Continuous delivery picks up where continuous integration left off. As the next stage in building a CI/CD pipeline, continuous delivery automates the steps required to deliver your software to production but stops short of a fully automated release process.
The aim of continuous delivery is to make the software release process faster and more reliable, shortening the time it takes to get feedback and delivering value to users more quickly than is possible with a manual process.
Once releasing is robust and repeatable, it becomes easy to do it more often and you can start delivering small improvements on a weekly, daily or even hourly basis. Like continuous integration, continuous delivery requires the DevOps trinity to put it into practice: tools, process and culture.
At the heart of DevOps is a shift in mindset. Rather than viewing the software development process as a one-way conveyor belt, with requirements, code and reports handed off from one team to the next in a linear manner, DevOps champions collaboration and rapid feedback from short, iterative cycles.
Changing your definition of done can help in adopting this mentality: instead of considering your part complete when you hand your code over to the next team in the chain, your new feature or code change is only done once it’s released to live. If an issue is found at any stage in the pipeline, communicating that feedback promptly and collaborating on a fix makes for a quicker resolution than lengthy reports that have to go via a change board for approval.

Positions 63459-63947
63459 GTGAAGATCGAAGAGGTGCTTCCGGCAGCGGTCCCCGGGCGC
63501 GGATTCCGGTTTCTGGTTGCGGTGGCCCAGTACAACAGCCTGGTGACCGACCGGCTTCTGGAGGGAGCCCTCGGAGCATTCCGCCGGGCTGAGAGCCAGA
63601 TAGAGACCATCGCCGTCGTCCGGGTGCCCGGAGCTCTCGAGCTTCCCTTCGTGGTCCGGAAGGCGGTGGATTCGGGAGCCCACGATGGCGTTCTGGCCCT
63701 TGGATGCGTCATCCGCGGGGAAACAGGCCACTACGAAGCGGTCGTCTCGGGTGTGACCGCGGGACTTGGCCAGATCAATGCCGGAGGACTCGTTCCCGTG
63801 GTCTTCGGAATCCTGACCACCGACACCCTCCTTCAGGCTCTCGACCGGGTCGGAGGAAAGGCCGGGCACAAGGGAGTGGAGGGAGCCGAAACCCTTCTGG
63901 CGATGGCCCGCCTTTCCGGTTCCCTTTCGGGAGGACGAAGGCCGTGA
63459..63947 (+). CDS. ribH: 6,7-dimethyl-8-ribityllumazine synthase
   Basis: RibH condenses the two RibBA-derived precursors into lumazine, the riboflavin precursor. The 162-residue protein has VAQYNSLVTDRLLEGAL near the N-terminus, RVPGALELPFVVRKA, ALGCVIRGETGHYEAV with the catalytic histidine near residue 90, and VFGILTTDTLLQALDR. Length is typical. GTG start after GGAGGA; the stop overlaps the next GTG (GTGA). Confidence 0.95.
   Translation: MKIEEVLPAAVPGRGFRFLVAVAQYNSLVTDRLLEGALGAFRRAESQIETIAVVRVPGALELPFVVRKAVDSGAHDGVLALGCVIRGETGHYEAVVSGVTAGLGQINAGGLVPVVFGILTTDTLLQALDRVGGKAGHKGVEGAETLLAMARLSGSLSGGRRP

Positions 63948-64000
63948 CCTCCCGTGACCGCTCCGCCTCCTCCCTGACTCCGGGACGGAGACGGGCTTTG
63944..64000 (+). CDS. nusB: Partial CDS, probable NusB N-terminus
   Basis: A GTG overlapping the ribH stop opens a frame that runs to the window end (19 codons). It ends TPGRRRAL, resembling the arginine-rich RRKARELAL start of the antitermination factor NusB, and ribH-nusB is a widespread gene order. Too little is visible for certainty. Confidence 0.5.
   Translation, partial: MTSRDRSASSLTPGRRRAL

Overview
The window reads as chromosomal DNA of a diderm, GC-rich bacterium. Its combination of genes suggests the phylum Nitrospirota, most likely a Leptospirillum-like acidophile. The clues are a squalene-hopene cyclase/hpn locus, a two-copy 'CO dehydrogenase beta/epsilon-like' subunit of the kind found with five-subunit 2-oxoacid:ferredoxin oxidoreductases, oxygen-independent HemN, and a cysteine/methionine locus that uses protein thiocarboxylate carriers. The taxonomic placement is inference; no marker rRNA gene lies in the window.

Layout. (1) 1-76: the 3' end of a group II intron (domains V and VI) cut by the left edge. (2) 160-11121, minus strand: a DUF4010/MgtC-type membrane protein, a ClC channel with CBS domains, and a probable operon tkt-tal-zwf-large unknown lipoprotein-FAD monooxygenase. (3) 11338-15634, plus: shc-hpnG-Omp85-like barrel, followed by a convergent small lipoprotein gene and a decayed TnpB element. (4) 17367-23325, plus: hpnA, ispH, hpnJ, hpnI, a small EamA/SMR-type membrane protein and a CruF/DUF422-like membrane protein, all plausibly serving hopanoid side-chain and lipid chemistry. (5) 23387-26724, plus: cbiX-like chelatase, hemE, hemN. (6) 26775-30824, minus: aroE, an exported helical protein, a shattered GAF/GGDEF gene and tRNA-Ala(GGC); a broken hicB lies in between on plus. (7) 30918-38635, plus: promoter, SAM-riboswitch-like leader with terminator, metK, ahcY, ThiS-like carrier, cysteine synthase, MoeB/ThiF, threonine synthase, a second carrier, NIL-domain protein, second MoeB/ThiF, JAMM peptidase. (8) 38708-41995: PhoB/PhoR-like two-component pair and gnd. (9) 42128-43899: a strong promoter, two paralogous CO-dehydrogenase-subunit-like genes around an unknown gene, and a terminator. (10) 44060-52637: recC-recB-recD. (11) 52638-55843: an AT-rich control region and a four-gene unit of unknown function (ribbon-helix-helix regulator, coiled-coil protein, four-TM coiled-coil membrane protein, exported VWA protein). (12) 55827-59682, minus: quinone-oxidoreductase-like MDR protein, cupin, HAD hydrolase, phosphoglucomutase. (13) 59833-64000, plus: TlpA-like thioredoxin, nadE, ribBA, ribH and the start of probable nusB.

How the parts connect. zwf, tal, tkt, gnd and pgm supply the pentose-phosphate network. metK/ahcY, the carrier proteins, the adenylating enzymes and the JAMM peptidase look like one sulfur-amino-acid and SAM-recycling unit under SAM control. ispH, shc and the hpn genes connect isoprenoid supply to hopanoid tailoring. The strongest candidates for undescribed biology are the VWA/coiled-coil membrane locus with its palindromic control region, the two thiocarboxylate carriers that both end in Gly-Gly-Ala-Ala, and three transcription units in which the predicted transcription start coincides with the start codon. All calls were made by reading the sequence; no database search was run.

Looking at the whole software development lifecycle, rather than just one part of it, gives you both a better understanding of what’s needed to deliver software to users and the opportunity to open more lines of communication with the other teams involved.
Continuous delivery is about identifying the pain points that slow down this delivery process and building an automated pipeline to make releasing faster and more reliable so that you’re always ready to release. With your pipeline in place, you should be able to deploy any good build to live with a single command.
Continuous integration provides the foundation for this, with code changes committed at least daily followed by an automated build and test process to provide rapid feedback to developers. If a build or test fails, addressing it is everyone’s priority.
By catching bugs early, you can fix them while the code is still fresh in your mind and avoid other functionality being built on top of bad code only to be unpicked later. With continuous delivery, the build containing the latest changes from the CI process is automatically promoted through a series of pre-production environments. Although the final push to production is triggered manually, it still follows a scripted process, making it easy to repeat so that you can release as often as needed.
Building your CI/CD pipeline is an opportunity to collaborate with the various stakeholders in your release process so that you can factor their needs into the pipeline design. Hopefully, you’ve already engaged with your colleagues in QA when designing automated tests.
Adding a stage for manual exploratory testing in a suitable test environment (as close as possible to production) will identify failures you had not anticipated (and which can then be covered by automated tests).